Can Robots help India’s healthcare woes?
Robots are helping India’s healthcare sector cope with the world’s deadliest pandemic, but their applications may become more important in the post pandemic world.
India is a land of contradictory realities. While it is true that the world’s fifth largest economy is surging ahead in several sectors from business, trade and investments to climate change, it finds itself falling slightly short on the healthcare front. And here lies the paradox. While the mantle of being called ‘the pharmacy of the world’ is very much deserved – Indeed Indian pharma companies such as The Serum Institute of India and Wockhardt are playing a pivotal as well as crucial role in the covid-19 vaccine roll out – India’s actual healthcare infrastructure is lacking.
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The story so far
India ranks 145 among 195 countries on the Healthcare Access and Quality Index (HAQ). Unsurprisingly, the country’s healthcare spending pre-Covid was at 3.5 per cent of gross domestic product (GDP), is significantly lower when compared to other Asian countries such as Thailand and Vietnam, who’s healthcare spending as a percentage of GDP is about 3.7 per cent and 5.5 per cent, respectively.
Another challenge is capacity. According to WHO, there should be one doctor for 1,000 people. Data shows that there is one doctor for every 1,445 Indians as per the country’s current population estimate of 1.3 billion. According to figures published, in March 2020, one allopathic doctor serves 43,788 people in the Indian state of Bihar while in Delhi there was one doctor for every 2,208 people. India also ranks amongst the lowest with regard to hospital beds according to a WHO report, with 0.7 beds per 1,000 people, far below the global average of 3.4.
Tech can help
India is no stranger to health tech and its applications, having adopted digital technology in the healthcare sector quite early. According to the Philip’s Future Health Index 2019 report, 76 per cent of healthcare professionals in the country are already using digital health records. India also meets the 15-country average (46 per cent) related to usage of AI within healthcare.
India’s Apollo hospitals was one of the first to set up a Very Small Aperture Terminal (VSAT) hospital in Aragonda, a remote village in Andhra Pradesh in India in the year 2000.
The world’s first tele robotic heart surgery was done in India in 2018 was done by an Indian cardiac surgeon with the help of advanced robotics on a middle-aged women with blocked artery 32 kilometres away.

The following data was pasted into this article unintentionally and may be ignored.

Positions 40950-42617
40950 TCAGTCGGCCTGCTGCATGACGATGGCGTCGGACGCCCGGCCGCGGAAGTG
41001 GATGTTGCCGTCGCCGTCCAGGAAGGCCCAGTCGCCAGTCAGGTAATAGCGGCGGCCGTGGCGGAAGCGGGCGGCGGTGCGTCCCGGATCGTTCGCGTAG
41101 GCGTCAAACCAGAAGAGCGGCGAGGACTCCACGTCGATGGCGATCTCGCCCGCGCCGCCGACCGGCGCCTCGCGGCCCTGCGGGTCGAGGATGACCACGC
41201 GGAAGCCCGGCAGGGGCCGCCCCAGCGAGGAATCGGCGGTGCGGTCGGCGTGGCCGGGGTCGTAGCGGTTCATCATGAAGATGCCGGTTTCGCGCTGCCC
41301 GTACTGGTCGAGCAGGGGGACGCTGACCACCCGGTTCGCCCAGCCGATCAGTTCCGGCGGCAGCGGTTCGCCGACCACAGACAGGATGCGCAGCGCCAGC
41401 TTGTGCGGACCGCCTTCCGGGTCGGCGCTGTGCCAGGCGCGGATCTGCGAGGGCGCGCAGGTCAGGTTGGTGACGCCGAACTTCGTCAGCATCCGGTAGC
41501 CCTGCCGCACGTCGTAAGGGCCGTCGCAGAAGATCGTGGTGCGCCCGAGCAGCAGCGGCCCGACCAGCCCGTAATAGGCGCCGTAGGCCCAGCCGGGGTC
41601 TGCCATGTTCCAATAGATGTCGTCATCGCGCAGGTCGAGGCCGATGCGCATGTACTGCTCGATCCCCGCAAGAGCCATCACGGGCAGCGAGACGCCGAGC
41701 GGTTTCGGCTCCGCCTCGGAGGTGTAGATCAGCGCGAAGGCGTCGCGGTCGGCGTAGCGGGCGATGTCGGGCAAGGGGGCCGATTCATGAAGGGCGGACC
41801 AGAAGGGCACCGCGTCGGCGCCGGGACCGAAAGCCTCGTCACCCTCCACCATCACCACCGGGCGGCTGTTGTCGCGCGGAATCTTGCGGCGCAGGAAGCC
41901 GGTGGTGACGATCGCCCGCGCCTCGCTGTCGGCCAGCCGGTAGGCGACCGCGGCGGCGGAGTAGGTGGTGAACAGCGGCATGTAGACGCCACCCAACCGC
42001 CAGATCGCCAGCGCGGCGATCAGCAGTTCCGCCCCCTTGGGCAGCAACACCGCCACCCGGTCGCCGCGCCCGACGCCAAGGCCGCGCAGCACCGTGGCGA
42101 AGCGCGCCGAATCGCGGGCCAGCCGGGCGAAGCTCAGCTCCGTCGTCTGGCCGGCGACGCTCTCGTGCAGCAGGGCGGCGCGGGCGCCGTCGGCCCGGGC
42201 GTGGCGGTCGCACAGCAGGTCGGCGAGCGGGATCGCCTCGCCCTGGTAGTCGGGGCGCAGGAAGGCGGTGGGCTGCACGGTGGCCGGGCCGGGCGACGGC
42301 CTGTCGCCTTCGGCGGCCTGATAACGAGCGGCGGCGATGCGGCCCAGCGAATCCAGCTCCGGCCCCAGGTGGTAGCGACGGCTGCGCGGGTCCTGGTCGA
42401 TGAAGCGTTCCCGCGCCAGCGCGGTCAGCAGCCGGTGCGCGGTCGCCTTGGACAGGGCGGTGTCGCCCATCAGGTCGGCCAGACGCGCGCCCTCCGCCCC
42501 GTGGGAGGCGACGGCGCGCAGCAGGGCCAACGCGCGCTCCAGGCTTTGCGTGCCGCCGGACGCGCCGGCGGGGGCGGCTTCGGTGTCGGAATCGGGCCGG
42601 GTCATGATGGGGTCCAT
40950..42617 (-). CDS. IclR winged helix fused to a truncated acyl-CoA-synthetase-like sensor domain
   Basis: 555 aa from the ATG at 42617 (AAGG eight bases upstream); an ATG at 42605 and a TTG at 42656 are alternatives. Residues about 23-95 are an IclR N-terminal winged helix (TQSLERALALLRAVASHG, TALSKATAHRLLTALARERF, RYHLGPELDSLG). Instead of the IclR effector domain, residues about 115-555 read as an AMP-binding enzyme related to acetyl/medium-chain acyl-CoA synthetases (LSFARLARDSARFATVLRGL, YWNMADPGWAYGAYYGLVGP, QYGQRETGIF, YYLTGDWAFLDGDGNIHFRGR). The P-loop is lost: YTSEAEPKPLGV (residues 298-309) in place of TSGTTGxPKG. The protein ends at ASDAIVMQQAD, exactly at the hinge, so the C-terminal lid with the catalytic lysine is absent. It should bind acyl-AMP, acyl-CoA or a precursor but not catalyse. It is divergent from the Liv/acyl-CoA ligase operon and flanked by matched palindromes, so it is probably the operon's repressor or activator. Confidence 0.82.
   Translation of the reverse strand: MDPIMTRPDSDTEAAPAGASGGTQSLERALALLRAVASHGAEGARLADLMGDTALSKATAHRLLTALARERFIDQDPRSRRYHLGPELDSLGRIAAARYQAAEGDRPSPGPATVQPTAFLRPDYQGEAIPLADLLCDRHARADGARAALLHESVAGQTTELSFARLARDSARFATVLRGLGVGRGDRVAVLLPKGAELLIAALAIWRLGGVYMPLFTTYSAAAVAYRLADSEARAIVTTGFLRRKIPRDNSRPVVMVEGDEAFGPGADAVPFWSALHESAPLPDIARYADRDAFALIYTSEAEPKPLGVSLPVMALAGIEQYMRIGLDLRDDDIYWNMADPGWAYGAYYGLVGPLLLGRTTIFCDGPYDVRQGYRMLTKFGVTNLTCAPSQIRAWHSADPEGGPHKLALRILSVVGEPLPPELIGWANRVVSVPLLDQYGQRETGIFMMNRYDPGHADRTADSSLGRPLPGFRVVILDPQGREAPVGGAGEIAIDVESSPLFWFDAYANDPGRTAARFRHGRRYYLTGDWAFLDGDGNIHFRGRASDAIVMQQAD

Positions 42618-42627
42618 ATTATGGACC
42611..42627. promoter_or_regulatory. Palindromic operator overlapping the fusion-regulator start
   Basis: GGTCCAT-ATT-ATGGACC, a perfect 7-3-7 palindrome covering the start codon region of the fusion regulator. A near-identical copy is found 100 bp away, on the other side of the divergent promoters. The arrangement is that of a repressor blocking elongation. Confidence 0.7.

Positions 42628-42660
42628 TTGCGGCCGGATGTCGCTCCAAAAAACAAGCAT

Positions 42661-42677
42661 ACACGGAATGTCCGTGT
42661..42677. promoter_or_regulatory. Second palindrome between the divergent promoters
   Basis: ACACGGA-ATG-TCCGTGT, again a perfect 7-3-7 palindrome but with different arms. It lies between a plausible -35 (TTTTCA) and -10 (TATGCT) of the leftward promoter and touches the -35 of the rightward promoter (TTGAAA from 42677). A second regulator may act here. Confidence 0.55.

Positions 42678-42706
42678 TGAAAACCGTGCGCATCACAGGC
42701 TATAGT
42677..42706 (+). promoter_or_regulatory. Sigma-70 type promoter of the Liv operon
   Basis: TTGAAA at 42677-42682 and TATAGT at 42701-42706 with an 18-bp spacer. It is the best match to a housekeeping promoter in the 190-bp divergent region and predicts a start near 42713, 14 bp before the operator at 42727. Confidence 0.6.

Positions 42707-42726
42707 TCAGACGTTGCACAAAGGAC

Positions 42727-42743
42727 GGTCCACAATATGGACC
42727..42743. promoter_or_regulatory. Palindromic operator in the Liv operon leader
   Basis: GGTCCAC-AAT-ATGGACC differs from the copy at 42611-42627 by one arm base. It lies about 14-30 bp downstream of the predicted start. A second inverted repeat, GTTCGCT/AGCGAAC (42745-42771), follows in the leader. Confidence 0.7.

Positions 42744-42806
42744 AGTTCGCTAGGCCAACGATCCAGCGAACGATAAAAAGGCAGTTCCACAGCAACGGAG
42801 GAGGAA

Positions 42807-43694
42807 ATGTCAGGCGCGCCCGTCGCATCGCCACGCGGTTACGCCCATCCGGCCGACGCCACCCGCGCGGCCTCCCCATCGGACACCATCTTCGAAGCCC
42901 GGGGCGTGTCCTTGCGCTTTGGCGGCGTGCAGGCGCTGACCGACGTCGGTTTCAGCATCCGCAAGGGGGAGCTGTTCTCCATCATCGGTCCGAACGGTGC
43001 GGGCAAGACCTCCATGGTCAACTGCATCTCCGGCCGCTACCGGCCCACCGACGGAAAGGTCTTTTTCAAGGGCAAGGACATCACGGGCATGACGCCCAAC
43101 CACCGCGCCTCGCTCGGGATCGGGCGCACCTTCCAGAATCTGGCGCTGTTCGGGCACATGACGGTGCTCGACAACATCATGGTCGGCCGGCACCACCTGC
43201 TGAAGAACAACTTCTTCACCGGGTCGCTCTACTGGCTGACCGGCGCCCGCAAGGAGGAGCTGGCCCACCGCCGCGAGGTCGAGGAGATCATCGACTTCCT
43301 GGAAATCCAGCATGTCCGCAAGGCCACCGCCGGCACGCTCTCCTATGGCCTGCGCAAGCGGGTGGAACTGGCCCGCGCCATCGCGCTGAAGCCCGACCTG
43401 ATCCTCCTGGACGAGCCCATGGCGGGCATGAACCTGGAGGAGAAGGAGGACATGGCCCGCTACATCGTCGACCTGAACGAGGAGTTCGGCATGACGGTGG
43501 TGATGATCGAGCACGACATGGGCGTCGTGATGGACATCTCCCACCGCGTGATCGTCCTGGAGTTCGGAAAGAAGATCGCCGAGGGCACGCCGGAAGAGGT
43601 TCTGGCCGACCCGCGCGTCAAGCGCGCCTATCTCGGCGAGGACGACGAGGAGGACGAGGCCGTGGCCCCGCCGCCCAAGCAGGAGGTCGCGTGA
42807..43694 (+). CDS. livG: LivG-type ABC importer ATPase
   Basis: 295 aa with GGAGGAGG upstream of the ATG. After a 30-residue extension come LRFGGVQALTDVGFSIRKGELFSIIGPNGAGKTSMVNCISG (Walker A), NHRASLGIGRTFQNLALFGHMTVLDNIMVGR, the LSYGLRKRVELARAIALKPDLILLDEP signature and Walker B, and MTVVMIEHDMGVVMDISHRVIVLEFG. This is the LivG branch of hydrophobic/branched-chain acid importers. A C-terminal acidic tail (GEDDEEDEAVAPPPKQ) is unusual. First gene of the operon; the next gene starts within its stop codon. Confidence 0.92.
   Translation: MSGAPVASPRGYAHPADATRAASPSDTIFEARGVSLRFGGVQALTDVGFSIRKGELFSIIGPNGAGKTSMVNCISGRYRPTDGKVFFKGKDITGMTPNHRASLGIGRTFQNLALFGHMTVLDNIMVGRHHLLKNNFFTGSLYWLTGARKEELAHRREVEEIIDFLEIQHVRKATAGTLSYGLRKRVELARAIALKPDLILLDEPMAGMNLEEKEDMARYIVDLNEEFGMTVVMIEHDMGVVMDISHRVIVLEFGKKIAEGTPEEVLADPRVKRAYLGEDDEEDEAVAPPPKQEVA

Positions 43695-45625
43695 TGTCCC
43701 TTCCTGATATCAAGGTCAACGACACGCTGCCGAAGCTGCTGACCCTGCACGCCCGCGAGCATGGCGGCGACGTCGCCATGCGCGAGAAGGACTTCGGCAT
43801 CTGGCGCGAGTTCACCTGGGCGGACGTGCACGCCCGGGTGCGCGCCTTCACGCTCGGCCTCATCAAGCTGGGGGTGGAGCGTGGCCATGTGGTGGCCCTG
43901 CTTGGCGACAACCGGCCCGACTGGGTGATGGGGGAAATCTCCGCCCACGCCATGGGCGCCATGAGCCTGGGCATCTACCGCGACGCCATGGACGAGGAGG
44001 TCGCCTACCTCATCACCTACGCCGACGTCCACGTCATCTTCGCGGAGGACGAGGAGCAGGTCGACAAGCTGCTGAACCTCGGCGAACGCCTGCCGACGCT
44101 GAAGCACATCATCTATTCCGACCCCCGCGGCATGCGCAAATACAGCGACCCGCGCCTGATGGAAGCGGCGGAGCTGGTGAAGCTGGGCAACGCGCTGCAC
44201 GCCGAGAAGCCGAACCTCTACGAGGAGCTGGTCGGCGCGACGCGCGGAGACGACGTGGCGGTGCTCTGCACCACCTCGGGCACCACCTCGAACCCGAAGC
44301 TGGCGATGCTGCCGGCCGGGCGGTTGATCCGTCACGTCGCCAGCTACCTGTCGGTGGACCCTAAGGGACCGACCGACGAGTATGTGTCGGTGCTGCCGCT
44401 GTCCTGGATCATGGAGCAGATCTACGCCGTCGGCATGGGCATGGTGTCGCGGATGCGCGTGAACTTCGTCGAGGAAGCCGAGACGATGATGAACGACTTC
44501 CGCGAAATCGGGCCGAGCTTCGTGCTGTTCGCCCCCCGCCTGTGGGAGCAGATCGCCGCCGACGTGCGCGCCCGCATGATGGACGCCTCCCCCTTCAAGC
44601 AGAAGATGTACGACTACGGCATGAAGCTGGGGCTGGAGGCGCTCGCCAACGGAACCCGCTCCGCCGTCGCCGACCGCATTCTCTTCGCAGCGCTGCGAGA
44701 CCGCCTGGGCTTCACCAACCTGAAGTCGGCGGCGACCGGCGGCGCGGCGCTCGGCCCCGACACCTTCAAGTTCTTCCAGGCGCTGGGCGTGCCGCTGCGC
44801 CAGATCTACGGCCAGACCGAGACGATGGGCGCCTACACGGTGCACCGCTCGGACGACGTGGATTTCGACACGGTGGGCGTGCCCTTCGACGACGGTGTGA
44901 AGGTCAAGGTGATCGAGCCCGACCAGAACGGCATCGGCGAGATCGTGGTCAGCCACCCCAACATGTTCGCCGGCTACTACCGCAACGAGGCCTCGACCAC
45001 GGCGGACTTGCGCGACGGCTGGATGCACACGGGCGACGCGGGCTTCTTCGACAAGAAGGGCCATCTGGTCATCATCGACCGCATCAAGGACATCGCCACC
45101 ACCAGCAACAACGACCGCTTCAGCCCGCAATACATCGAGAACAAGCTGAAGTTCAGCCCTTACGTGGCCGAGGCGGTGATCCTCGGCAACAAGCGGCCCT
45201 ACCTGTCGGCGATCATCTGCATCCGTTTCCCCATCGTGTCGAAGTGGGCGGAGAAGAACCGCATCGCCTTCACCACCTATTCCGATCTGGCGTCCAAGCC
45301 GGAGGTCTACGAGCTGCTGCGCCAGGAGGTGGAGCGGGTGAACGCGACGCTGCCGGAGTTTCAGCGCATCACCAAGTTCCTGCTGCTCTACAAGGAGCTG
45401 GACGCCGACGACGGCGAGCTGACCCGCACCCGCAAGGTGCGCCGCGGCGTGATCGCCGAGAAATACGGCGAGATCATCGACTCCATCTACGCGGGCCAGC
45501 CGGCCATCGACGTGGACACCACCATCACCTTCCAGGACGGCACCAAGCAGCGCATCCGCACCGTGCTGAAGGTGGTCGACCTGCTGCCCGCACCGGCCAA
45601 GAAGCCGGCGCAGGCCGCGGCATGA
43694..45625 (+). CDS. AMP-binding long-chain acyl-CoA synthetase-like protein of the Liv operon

However, the Covid-19 pandemic proved to be the much-needed impetus for a large-scale adoption of technology, in particular robotics.
The age of Robots
Mitra, a robot developed by Invento Robotics, has proven to be hugely popular in Indian hospitals during the pandemic, due to its ability to assist with patient care while in reducing risk to doctors.
“Mitra was originally meant for care homes, but was adapted during the pandemic to assist doctors and nurses by taking vital readings, and to help in consultations,” Balaji Viswanathan, chief executive of Invento Robotics was quoted in the Guardian. Another robot developed by the same company called RoboDoc can move around the hospital autonomously. It takes doctors inside COVID wards virtually, reducing their physical movement. It also scans temperature and other vitals of patients, and collects and feeds the data (their temperature, diet, etc.,) to the computer.
Robots are also being used in Delhi’s AIIMS hospital, which has a floor disinfectant and a humanoid robot in its Covid-19 wards and Fortis Hospital, Bengaluru is using an interactive robot to screen patients and medical staff at its entrance. According to the latest report by the International Federation of Robotics (IFR), India is now among the top 10 countries for annual installation of robots in industries. Industrial robot sales reached a new record of 4,771 in 2018, up 39 per cent from 2019.
Technological applications in AI, robotic and machine learning can help India address major challenges in capacity and inaccessibility. Over the years, robotic–assisted surgeries have steadily increased within the Indian Healthcare industry, in fact research shows that, almost 50 per cent of all surgeries in India will be robot assisted by 2025. For a country still battling with a deadly global pandemic, that should be welcome news, indeed.